deconstructing songs

I’ve been decon­struct­ing songs, try­ing to fig­ure out what mag­i­cal com­bi­na­tion of pitch­es and tim­bres and rhythms can cre­ate such an intense response in my body. Every song is a puz­zle when you try to fit the com­po­si­tion into what a per­son can do with­out stu­dio edit­ing or a band.

On my quest to unlock such a puz­zle, I dis­cov­ered Final Fantasy per­form­ing a Bloc Party cov­er of This Modern Love, what is now my favourite song of all time1, hav­ing dethroned Blonde Redhead’s Elephant Woman of the hon­our it held for many years. It strips me bare by lay­ers and lay­ers, and even though the lyrics found rel­e­vance in my life before I decid­ed that dis­tance would keep me sane, it’s only in recent months that it’s gone from being a song I nev­er skip to a song I always play.

To be able to see how Owen Pallett repro­duces it with only a vio­lin, a loop ped­al, and his char­ac­ter­is­ti­cal­ly frail voice is a par­tic­u­lar treat. Not only because he can draw the same inten­si­ty in me as in the orig­i­nal ver­sion, but because you can see how it’s done; what part he keeps to present the lis­ten­er with the essence of the song, what he’s changed to fit the tools he uses, and even where he takes his breaths. It’s like find­ing an ele­gant solu­tion for a puz­zle that has per­plexed you for years.

But I’ve yet to sit down and attempt any seri­ous cov­ers of my own cause I’m still wait­ing for my musi­cal knowl­edge and gui­tar abil­i­ty to catch up with what I want to accom­plish. I’ve been learn­ing clas­si­cal pieces for a bet­ter foun­da­tion, and in that pur­suit I came across this par­tic­u­lar ver­sion of La Catedral.

I enjoy clas­si­cal music (though I’m real­ly picky) cause it can evoke a spe­cif­ic emo­tion in me, but most pieces cater to only one emo­tion at a time, or there’s a lot of devel­op­ment before the part I real­ly like. La Catedral, on the oth­er hand, has it all, from sor­row to ela­tion, and every bit of it is bliss. I’m con­vinced that this is how the old Paraguayan gui­tarists rocked out with their cocks out, and it amazes me how some­one could write such heavy emo­tion when there were no met­al idols, no amp dis­tor­tion, no scream­ing back then.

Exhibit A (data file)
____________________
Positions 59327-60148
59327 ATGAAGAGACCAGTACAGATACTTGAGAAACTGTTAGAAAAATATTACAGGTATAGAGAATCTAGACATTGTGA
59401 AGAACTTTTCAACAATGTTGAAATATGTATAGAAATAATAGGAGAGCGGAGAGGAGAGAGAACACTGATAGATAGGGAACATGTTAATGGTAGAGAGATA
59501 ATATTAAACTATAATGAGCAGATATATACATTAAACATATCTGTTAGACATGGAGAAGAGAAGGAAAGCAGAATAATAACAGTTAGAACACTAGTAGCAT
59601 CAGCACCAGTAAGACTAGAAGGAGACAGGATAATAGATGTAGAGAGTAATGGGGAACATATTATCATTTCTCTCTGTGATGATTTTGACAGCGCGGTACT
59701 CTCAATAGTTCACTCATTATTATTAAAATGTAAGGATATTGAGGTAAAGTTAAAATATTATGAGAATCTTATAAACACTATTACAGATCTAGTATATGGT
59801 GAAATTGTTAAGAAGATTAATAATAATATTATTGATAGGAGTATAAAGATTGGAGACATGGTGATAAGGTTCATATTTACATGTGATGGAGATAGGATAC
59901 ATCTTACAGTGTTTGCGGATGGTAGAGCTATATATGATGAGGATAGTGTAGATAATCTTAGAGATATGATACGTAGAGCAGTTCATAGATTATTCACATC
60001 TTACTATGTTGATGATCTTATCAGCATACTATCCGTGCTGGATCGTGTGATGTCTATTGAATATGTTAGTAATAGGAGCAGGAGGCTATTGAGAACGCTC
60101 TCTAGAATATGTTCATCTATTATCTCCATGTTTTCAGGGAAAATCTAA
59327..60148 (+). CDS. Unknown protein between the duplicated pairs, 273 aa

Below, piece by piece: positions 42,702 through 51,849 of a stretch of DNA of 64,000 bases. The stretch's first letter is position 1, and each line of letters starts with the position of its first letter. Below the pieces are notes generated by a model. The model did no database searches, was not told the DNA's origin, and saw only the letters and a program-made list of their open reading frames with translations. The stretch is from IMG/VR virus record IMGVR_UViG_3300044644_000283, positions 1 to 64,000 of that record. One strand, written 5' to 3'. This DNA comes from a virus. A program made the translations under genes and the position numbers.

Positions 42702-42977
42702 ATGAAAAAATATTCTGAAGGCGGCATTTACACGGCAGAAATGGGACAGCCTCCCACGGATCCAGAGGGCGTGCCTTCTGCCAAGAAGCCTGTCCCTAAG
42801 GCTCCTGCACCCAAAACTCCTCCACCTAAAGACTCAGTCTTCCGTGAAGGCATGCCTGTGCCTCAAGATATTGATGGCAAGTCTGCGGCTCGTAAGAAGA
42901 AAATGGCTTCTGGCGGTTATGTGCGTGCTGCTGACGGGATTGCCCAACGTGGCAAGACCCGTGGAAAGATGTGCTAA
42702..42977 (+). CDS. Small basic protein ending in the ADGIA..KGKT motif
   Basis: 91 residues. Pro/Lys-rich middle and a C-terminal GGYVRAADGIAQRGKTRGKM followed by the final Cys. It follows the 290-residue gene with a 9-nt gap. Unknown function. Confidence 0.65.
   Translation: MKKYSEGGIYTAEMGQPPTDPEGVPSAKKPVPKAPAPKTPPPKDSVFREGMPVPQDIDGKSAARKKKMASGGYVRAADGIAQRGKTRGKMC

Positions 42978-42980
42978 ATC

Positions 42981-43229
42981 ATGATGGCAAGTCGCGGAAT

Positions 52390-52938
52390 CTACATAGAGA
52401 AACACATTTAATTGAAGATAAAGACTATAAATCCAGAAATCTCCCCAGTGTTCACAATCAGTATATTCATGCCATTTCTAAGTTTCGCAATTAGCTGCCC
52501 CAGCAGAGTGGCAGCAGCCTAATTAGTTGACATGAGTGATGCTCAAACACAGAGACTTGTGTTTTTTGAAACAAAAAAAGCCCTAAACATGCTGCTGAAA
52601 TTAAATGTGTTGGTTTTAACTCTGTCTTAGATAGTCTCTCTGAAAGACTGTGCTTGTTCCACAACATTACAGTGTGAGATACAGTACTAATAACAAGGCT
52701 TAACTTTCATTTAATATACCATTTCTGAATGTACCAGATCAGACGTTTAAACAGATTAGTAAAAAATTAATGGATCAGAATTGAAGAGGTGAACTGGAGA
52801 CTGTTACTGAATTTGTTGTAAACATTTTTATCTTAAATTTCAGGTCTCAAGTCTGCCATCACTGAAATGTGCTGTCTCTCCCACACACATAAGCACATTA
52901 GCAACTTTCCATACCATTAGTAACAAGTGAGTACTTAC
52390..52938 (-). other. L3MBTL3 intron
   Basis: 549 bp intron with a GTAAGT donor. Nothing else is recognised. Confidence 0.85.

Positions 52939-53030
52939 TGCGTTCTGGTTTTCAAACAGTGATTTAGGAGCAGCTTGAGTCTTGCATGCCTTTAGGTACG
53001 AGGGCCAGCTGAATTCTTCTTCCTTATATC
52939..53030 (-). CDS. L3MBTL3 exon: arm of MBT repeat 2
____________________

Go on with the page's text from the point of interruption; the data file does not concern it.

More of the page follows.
I’d say that for any­one to ful­ly under­stand me, they’d have to under­stand this song too. It rep­re­sents every­thing I love about music and emo­tion and sex, cause it’s all in this song, and only Denis Azabagić plays it the way it was meant to be played2. When watch­ing this for the first time, I remem­ber think­ing that I would make love to this man, this man who looks like some guy’s uncle, because he plays like he’s touch­ing every nerve of my heart.

I love the way he moves with his gui­tar, the way he cra­dles the body, the way he purs­es his lips or widens his eyes with every swelling of pas­sion. To be able to play like him is is exact­ly why I start­ed tak­ing up gui­tar; I want to feel as good as those who lose them­selves to the music, and learn­ing this piece has become anoth­er thing I hope to do before I die.

  1. As a per­son who lis­tens to almost any genre but is still obses­sive­ly selec­tive with music, say­ing that I have a sin­gle favourite song is a big deal. []
  2. I nev­er liked this song until I heard him per­form it, the last 45 sec­onds in par­tic­u­lar, with his orgas­mic fin­ish. Every oth­er clas­si­cal gui­tarist uses paus­es that break up the flow of what are sup­posed to be relent­less six­teenth notes, to the point where it feels like the entire song is ruined. []

4 comments

  1. Have you ever seen Imogen Heap in con­cert? You MUST! Especially if you liked this live ver­sion of Final Fantasy.…. There is an amaz­ing rich­ness to every­thing she does and you can’t believe it’s just her and her lit­tle elec­tron­ic glovey things and her key­boards and loops.

    I have nev­er heard Le Catedral before — Thank you. : ) I think the end would require this flour­ish, you’re right.

    • I haven’t seen her in con­cert, but I have seen her live before, using a loop machine. It was pret­ty spec­tac­u­lar, and I remem­ber think­ing that the song was bet­ter than the album version.

  2. It looked as if Denis were play­ing the vio­lin or dou­ble bass. At one point I turned the sound off and just watched his move­ments. Nothing like I’d ever felt or expe­ri­enced before.

    • I’ve nev­er con­sid­ered watch­ing him with­out the sound…I won­der if I could pick out where he is in the piece just from the way he moves.

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